Are Government incentives for local call centres a waste of money?

Government incentives for local call centres fail to deliver new jobs

Government incentives for local call centres are failing to make a difference

With jobs becoming an increasingly scarce commodity its not surprising that any government is keen to offer some incentives to companies promising more local jobs to Aussies.

Over the past few years, there have been several ‘deals’ that have been struck with local and offshore call centre companies all promising to deliver local call centre jobs.

We’ve reported several times about Vodafone’s commitment to Australian jobs and to their new centre in Tasmania as one shining example.

Current information, however, would suggest that the call centre only employs about 800 call centre agents which whilst it’s a decent size, it’s well short of the 1,500 jobs promised back in 2013 with a $4.3 million hand out as Matt Smith from the Sunday Tasmania has reported in his recent article.

Vodafone isn’t the first company though to promise lots and deliver little.

Lots of broken promises with call centre jobs failing to materialise

Back in 2014, it was announced by the then Premier of Victoria, Denis Napthine, that BPO Aegis was going to create an additional 550 jobs as Victoria becomes its Asia-Pacific Hub.

That too has failed to materialise with Aegis in early 2016 deciding to invest further in Malaysia. Their current operations are believed to be under 200 FTE in total and well short of the 550 new jobs promised.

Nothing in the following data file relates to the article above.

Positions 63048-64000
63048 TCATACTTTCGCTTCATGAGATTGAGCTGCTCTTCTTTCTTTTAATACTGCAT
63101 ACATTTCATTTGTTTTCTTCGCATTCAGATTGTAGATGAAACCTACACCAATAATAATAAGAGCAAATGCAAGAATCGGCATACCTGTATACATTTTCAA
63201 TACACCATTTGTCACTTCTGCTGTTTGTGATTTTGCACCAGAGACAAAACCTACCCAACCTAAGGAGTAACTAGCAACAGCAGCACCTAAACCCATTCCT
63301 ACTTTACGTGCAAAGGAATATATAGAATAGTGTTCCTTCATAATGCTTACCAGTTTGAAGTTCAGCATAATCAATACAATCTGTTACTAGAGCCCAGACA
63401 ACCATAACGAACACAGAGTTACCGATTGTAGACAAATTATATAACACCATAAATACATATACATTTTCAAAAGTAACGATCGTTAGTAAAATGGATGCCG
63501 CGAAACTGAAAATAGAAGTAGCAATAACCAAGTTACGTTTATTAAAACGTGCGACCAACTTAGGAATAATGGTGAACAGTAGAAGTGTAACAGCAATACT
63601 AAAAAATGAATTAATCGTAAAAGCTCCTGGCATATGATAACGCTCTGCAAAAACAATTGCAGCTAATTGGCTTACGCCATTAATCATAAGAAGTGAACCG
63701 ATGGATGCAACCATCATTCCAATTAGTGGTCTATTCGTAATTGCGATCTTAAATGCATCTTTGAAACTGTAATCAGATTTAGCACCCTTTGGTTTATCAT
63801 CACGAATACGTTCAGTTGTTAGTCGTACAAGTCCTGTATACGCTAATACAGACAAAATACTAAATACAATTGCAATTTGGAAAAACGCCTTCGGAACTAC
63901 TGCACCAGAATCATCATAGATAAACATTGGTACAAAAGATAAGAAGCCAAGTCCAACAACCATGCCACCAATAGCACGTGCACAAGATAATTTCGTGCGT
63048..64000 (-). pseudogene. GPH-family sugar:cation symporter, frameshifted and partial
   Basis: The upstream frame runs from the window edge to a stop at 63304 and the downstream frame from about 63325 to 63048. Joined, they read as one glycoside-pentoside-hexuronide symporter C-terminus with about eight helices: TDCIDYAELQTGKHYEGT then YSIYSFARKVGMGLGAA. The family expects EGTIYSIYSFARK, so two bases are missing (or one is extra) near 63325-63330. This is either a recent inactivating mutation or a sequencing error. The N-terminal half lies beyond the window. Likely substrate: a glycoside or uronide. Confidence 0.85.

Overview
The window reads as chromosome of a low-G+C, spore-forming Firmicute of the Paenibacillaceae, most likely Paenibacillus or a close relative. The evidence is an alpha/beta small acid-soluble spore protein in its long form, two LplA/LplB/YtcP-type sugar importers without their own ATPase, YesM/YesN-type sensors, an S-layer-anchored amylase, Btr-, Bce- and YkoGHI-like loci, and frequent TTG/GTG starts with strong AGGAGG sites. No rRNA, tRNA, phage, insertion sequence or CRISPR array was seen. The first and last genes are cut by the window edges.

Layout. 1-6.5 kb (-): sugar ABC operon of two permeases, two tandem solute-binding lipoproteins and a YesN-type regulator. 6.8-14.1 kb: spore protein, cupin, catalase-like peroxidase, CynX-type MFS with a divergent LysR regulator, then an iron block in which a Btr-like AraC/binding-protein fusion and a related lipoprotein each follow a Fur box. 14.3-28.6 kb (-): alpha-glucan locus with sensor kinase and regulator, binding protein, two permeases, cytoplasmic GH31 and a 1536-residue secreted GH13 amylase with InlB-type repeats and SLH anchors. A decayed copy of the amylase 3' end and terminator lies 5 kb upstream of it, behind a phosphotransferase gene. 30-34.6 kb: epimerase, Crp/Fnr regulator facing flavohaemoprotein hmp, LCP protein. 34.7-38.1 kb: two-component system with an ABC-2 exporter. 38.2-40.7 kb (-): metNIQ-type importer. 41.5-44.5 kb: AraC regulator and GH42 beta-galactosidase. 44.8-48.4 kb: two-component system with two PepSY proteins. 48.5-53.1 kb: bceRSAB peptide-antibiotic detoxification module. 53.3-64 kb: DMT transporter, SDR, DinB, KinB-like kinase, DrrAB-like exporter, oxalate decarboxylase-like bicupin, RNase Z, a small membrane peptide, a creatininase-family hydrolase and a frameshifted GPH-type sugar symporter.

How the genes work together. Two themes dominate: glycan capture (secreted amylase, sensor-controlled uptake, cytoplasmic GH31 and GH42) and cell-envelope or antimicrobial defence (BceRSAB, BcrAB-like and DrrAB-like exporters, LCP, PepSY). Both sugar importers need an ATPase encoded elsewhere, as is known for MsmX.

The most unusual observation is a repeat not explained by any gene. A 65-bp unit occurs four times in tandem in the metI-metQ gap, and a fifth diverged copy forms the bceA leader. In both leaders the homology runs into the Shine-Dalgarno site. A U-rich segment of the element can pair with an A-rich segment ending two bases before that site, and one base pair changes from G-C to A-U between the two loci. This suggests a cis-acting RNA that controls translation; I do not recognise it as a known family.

Both governments in this instance are no longer in power and potentially millions of dollars in taxpayers money has gone down the drain with unfulfilled promises.

Should there be Government incentives for local call centres?

Now don’t get me wrong, I’m all for offering incentives to keep call centre jobs in Australia.

There is a range of industries that receive government support and incentives that employ far less than the estimated 250k that work in call centres in Australia.

So why not the call centre industry?

As well as the immediate benefits of local jobs (and salaries) remaining in the Australian economy, call centres are often the first job for many Australians providing them with valuable employment skills that translate well into any industry.

Governments from other countries are climbing over each other to get a slice of the contact centre industry that is believed to be valued in excess of $300 billion worldwide each year.

You don’t have to look far to realise how contact centres have transformed countries like the Philippines and South Africa and they are both aggressively targeting the call centre industry here to generate even more jobs.

No Government help has been forthcoming for struggling local call centre operators 

So while Government overseas are throwing money around to secure call centre jobs, our State and Federal governments appear to be completely ignorant to the issue and have so far failed to provide any coordinated focus or support in helping companies keep their call centre jobs in Australia.